Karate, Bridges and Night Markets

The weekend was a time to escape from the house.

On Saturday, Alex and I drove to Liverpool to watch our Ishinryu team mates compete in the NSW Open Karate Tournament. I had my good camera out capturing their successes.

Sensei Michael Rademacher takes down a competitor with a punch while he;s on the ground.

Afterwards I reflected how our last few visits to Liverpool were COVID related. Me for my first two vaccinations during the lockdown, then when travel was possible again, to buy some items for the upcoming trip to Singapore that I couldn’t go on after catching the virus. Hopefully neither of us caught anything this time.

Sunday saw us travel north to Chatswood for lunch at Kreta Ayer and then our first ride on the driverless Sydney Metro, though only as far as Macquarie University and straight back. Seemed good enough and the view out the ends is fun. I’d like to do the whole ride and get out of the tunnel.

Metro train stopped at Macquarie Station. The doors are open.

We then caught the regular train down to Milsons Point and walked over the Sydney Harbour Bridge. It was lovely, sunny weather, but not too hot, making it perfect for soaking up the spectacular views.

Looking up at the steel structure of the Sydney Harbour Bridge

After heading over to Circular Quay we ended up in the small Justice and Police Museum, located in a small sandstone courthouse, complete with old courtroom and remand cells. It was surprisingly interesting, with photographs and other items telling the story of Sydney’s colourful criminal past. Alex’s favourite was undoubtedly the thallium poisoning grandma.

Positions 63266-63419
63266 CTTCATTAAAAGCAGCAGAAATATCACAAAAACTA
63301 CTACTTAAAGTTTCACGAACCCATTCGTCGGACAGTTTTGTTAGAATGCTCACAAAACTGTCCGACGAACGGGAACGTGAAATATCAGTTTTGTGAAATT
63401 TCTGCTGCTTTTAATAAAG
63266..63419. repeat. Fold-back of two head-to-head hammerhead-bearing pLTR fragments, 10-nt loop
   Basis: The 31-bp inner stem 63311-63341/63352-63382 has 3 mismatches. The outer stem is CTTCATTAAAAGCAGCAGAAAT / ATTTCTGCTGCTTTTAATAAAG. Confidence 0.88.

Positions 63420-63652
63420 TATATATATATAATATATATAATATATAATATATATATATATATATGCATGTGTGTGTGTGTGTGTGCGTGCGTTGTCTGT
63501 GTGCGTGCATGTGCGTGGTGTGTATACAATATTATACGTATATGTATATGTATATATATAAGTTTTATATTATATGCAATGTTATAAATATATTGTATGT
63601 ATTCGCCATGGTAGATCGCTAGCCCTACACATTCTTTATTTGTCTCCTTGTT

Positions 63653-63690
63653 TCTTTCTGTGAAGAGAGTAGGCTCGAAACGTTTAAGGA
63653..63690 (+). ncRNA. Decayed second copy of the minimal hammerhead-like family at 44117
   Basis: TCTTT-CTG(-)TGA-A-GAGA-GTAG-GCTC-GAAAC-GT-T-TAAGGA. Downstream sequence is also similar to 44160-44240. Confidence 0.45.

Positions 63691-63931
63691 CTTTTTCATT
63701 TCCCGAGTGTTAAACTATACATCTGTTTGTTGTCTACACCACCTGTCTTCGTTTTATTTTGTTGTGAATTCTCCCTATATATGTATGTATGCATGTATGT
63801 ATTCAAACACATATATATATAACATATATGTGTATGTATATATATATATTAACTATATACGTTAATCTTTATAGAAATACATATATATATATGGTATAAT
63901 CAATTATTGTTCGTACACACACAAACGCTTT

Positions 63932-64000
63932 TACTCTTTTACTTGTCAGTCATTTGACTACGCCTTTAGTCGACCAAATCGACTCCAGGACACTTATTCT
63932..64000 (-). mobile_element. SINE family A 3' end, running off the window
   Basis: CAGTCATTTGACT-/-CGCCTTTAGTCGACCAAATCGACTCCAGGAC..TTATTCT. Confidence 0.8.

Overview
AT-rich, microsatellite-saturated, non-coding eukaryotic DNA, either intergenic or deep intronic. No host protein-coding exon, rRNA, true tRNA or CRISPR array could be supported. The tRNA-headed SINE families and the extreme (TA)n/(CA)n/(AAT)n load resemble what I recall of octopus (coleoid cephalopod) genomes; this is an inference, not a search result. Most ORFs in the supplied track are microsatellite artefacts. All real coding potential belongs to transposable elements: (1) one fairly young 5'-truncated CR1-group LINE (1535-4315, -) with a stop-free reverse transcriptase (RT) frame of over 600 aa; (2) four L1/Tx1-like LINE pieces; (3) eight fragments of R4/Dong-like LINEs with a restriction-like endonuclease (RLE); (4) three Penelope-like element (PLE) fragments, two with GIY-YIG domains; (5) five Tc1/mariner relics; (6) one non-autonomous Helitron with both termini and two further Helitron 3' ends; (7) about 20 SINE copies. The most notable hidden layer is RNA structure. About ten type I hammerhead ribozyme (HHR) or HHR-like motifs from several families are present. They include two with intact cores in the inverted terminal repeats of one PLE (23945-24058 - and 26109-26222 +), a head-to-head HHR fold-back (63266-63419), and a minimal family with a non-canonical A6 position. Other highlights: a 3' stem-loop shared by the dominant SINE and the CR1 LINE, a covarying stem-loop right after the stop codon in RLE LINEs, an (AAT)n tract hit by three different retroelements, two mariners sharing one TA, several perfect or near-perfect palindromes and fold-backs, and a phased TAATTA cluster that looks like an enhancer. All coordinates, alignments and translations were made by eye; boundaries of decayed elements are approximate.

“She looked so sweet!” he said.

The sandstone courtyard in the Justice and Police Museum. A POLICE sign is vertically attached to a wall.

During Ramadan there are lively food markets held in Lakemba. Monday night saw us catch the train from Bankstown to Lakemba, the streets closed and filled with both Muslims and non-Muslims dining out on tandoori skewers, camel burgers and spiral potatoes. The atmosphere was fantastic.

Crowds on a street in Lakemba at night. Lights are strung up at the far end.

I really enjoyed the rose petal spiced Kashmiri tea, the cardamon and mint juice and another dish of chickpeas served in pastry balls and dipped in a cold spicy soup. Further down the street, the Island Dreams cafe served up roti canai, murtabak and sticks of chicken satay with properly delicious peanut sauce, cucumber and ketupat.

Sticks of satay, red onions, cucumber and ketupat in a cardboard tray.

We’ll have to return there again.

On the way back in Bankstown we ordered a Vietnamese fruit salad cup that took me back to breakfasts in Thailand.

I feel so blessed to have so many cultural groups in Australia willing to share their food and celebrations.


Irreverently irrelevant. Sysadmin, developer, web dude in a science research agency. WordPress, Japan, planes, trains, Arduino, Raspberry Pi/Pico, puns, dad jokes, etc

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